Accuracy in Media

CNN’s Fareed Zakaria startled the media when he admitted on Eliot Spitzer’s In the Arena on Thursday night that he has been advising President Obama on foreign policy.

Zakaria told Spitzer that “mostly it’s been face-to-face meetings…usually organized by Tom Donilon, the national security adviser.”

He told Spitzer that he was particularly struck by how much time that Obama spends “thinking about the issues of the Arab Spring, particularly the issues of Egypt,” adding that “it’s been a very thoughtful conversation. You know, we’ll see where it goes.”

Rather than questioning the propriety of a journalist advising the president while reporting on his policies, Spitzer instead told Zakaria that “it makes my heart warm that the President is calling you for wisdom and advice” and thanked him for being on the program.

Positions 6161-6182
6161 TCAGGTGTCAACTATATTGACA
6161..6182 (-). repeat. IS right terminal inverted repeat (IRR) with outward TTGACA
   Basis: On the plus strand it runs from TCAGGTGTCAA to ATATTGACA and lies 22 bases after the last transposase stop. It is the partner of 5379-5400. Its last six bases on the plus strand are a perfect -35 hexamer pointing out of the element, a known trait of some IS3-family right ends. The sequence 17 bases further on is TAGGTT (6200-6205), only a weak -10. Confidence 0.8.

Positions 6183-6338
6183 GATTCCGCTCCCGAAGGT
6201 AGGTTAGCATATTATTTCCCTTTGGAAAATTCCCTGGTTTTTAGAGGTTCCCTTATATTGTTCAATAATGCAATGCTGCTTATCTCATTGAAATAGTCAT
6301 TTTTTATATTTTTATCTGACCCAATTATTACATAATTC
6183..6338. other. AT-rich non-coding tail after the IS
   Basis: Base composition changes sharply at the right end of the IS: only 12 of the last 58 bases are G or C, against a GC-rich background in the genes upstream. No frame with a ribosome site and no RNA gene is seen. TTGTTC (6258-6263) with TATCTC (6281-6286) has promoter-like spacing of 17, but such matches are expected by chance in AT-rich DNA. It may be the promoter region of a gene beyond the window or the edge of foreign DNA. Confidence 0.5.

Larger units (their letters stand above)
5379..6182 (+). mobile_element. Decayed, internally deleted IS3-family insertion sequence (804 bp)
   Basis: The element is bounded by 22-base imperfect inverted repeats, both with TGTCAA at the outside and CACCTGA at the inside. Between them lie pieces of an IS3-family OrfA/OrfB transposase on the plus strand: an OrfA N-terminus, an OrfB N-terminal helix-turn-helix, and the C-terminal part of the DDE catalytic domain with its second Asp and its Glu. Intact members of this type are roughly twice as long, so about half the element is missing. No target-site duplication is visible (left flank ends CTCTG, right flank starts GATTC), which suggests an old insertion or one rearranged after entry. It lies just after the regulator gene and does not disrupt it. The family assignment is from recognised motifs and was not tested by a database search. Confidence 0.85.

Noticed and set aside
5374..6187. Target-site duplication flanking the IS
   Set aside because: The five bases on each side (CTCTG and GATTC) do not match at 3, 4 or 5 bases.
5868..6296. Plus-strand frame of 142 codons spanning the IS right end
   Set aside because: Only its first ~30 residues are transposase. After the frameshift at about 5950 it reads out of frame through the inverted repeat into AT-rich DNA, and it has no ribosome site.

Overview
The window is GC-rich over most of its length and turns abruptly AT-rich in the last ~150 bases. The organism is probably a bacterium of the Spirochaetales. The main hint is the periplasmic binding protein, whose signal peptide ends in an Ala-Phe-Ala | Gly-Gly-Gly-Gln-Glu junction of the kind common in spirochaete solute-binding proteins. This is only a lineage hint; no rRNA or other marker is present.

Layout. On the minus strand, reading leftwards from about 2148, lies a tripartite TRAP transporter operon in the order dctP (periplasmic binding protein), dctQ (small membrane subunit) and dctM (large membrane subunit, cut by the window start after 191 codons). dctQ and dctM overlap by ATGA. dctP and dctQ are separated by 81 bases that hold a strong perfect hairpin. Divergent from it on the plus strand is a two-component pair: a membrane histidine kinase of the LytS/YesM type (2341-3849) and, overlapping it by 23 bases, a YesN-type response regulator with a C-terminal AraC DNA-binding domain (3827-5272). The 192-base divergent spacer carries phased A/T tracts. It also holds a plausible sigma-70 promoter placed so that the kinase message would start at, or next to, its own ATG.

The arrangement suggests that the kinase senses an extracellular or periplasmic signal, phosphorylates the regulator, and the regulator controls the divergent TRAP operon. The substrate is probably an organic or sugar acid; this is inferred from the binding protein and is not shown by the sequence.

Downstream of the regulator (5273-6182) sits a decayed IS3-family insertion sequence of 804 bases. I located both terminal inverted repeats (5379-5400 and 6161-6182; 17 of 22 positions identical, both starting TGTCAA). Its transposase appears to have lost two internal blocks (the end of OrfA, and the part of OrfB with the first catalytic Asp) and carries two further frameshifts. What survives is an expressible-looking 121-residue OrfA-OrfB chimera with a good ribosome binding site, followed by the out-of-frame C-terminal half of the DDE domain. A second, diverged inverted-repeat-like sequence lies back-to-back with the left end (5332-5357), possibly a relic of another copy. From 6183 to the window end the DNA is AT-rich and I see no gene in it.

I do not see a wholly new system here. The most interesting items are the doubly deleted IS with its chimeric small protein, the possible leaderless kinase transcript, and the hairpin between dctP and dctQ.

The media should be howling at this admission, but because Zakaria works for CNN and is on their side of the political ledger they are doing the best they can to just sweep this under the rug and hope it goes away. That only serves to underscore their hypocrisy. Clearly, if this had been Sean Hannity or Glenn Beck advising a Republican president while reporting or commenting on him,  the media would be demanding immediate resignations or firing of those involved.

UPDATE: Zakaria apparently had second thoughts about his comments to Spitzer and posted the following clarification on his website this weekend:

The characterization that I have been “advising” President Obama is inaccurate. Over the last few months I’ve had a couple of conversations with the President, off-the-record. At no point did President Obama ask me for advice on a specific policy or speech or proposal, nor did I volunteer it. I know that he has had similar meetings with other columnists.

Yeah, right.






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